In public, presumptive Republican presidential nominee Donald Trump rails against U.S. companies that outsource jobs overseas, like Nabisco, Carrier and Ford. He has called for a boycott of Apple and accused Disney of abusing the H1-B visa program to staff its resorts.
But in private, Trump is profiting from investments in the very same corporations he trashes on the campaign trail.
According to Trump's personal disclosure forms, released Wednesday, he earned between $150,000 and $1.1 million in the past year from investments in companies that he has publicly attacked.
Trump's most frequent targets include Nabisco, the Carrier Corporation, and Ford. The parent companies of Nabisco and Carrier have both outsourced hundreds of jobs to Mexico in recent months. Ford plans to build a new plant in Mexico's San Luis Potosí state, a plan Trump has called "a disgrace."
"Carrier and Ford and Nabisco need to know that there are consequences to leaving and firing people," Trump told a crowd in Indiana last month. "You can’t just go to another country and make products to sell across our weak borders, because our borders will be so strong."
The mogul's anger with outsourcing does not extend to his portfolio, however. Trump's stake in Ford is worth between $500,000 and $1 million, according to his disclosure. He also pocketed as much as $20,000 in interest from his holdings in United Technologies and Mondelez International, the parent companies of Carrier and Nabisco, respectively.
In February, Trump called for a boycott of Apple after the company refused to break into the iPhone of the San Bernardino shooter. "What I think you ought to do is boycott Apple until such a time as they give that security number," Trump told a crowd in South Carolina. "How do you like that? I just thought of it. Boycott Apple."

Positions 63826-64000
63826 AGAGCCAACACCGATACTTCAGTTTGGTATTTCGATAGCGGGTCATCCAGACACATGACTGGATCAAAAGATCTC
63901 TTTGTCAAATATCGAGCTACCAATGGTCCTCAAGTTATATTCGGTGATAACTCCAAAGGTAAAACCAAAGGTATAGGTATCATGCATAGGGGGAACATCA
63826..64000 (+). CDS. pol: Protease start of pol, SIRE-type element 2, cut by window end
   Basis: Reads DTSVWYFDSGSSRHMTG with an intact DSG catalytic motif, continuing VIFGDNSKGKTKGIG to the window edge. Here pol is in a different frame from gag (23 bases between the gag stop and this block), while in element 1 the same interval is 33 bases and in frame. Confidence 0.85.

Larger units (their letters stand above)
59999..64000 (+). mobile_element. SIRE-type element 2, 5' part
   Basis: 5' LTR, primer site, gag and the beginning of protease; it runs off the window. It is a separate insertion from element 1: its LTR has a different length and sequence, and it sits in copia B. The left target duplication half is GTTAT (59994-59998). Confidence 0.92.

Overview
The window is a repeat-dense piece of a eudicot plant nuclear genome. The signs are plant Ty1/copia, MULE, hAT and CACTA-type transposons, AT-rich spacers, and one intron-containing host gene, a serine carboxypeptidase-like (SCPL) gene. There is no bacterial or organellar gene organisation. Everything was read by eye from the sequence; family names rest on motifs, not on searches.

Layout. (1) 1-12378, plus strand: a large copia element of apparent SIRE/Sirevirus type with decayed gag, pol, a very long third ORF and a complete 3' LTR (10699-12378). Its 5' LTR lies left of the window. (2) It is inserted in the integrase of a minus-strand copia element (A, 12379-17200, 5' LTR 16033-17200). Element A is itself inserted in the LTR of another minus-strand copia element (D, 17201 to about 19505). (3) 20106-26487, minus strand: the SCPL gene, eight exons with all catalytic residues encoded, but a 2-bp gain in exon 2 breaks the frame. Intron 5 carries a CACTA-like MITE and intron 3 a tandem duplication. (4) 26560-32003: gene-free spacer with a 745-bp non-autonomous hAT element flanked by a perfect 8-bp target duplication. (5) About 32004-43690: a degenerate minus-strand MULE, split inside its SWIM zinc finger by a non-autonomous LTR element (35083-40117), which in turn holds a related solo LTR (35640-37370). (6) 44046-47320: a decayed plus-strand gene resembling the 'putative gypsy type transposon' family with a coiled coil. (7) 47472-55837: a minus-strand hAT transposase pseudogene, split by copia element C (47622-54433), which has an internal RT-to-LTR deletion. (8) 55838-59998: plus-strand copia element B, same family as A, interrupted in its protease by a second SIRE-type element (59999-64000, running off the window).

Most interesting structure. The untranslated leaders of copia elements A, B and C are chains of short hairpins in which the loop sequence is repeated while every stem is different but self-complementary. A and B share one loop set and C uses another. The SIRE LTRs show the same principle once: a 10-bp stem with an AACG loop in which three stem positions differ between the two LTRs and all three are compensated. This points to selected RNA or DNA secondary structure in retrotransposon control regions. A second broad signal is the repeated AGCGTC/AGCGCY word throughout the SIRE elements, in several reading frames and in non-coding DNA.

Trump's proposed boycott did not apply to his own business with Apple, however -- nor his use of their products. Trump's investments in the software and device giant have netted him between $100,000 and a million dollars in dividends and capital gains over the past year.
A spokeswoman for the Trump campaign did not respond to a request for comment about his investments.
The earnings were part of an overall income that Trump claimed was $557 million, for a net worth that his campaign team claimed was more than $10 billion. The forms require candidates to list the value of their holdings as a range, with the top category being $50 million or more.
The financial disclosure came as Trump faces increased scrutiny over his refusal to release his tax returns. While not required by law, the tradition of presidential nominees releasing their tax returns dates back to the 1970's.
Trump says he will release his tax returns when the IRS completes a routine audit of his annual returns, but he won't say whether that will be before or after the November election. Trump claims that the current audit covers a whole decade's worth of returns, even those that are no longer being audited. The IRS has said that nothing the agency does prevents an individual from releasing his or her own tax returns.
Read Trump's entire financial disclosure form below.